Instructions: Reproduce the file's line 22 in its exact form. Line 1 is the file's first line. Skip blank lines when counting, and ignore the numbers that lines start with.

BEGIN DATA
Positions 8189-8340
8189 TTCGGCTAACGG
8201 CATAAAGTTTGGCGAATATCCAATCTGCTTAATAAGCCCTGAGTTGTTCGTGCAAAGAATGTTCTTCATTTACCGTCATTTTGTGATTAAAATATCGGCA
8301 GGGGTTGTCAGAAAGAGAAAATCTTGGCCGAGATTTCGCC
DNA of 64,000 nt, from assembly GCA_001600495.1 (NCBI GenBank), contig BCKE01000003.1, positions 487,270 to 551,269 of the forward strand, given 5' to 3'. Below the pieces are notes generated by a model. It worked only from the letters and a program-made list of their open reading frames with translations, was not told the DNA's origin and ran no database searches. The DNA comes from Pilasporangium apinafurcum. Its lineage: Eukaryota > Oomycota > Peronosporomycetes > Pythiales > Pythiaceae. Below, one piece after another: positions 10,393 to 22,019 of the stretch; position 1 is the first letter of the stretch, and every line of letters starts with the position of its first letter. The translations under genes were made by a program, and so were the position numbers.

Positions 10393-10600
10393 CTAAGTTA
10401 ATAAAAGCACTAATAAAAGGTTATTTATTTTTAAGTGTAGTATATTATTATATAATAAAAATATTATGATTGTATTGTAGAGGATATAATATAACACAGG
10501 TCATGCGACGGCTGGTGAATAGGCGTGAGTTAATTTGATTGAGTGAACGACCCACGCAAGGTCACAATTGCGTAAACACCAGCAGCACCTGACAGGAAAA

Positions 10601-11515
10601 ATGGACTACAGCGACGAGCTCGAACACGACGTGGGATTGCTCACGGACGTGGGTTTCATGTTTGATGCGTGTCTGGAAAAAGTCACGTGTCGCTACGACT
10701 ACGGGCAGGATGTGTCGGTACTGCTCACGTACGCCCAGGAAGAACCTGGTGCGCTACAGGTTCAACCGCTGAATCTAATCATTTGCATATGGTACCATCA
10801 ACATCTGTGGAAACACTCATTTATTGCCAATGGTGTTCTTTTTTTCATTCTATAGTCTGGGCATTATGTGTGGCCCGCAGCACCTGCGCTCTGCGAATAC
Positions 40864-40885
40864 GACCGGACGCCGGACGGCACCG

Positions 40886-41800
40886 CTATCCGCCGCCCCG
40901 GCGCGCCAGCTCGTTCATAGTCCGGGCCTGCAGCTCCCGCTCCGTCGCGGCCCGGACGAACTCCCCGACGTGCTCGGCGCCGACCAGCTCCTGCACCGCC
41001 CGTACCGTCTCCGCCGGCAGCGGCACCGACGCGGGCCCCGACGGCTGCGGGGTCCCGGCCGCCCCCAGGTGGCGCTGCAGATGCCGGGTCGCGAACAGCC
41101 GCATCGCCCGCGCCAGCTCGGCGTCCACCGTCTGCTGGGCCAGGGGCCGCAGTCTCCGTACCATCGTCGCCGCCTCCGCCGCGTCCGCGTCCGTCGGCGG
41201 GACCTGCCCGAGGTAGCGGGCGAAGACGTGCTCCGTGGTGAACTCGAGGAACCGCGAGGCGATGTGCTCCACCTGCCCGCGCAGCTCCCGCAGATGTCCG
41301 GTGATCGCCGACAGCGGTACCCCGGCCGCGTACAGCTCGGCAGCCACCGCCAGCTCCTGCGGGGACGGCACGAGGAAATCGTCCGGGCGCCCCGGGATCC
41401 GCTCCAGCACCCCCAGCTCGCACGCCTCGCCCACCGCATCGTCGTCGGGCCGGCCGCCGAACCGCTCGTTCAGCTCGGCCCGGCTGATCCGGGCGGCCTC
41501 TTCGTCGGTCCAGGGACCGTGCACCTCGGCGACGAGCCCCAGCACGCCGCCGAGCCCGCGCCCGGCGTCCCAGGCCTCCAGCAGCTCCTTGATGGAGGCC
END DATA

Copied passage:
41301 GTGATCGCCGACAGCGGTACCCCGGCCGCGTACAGCTCGGCAGCCACCGCCAGCTCCTGCGGGGACGGCACGAGGAAATCGTCCGGGCGCCCCGGGATCC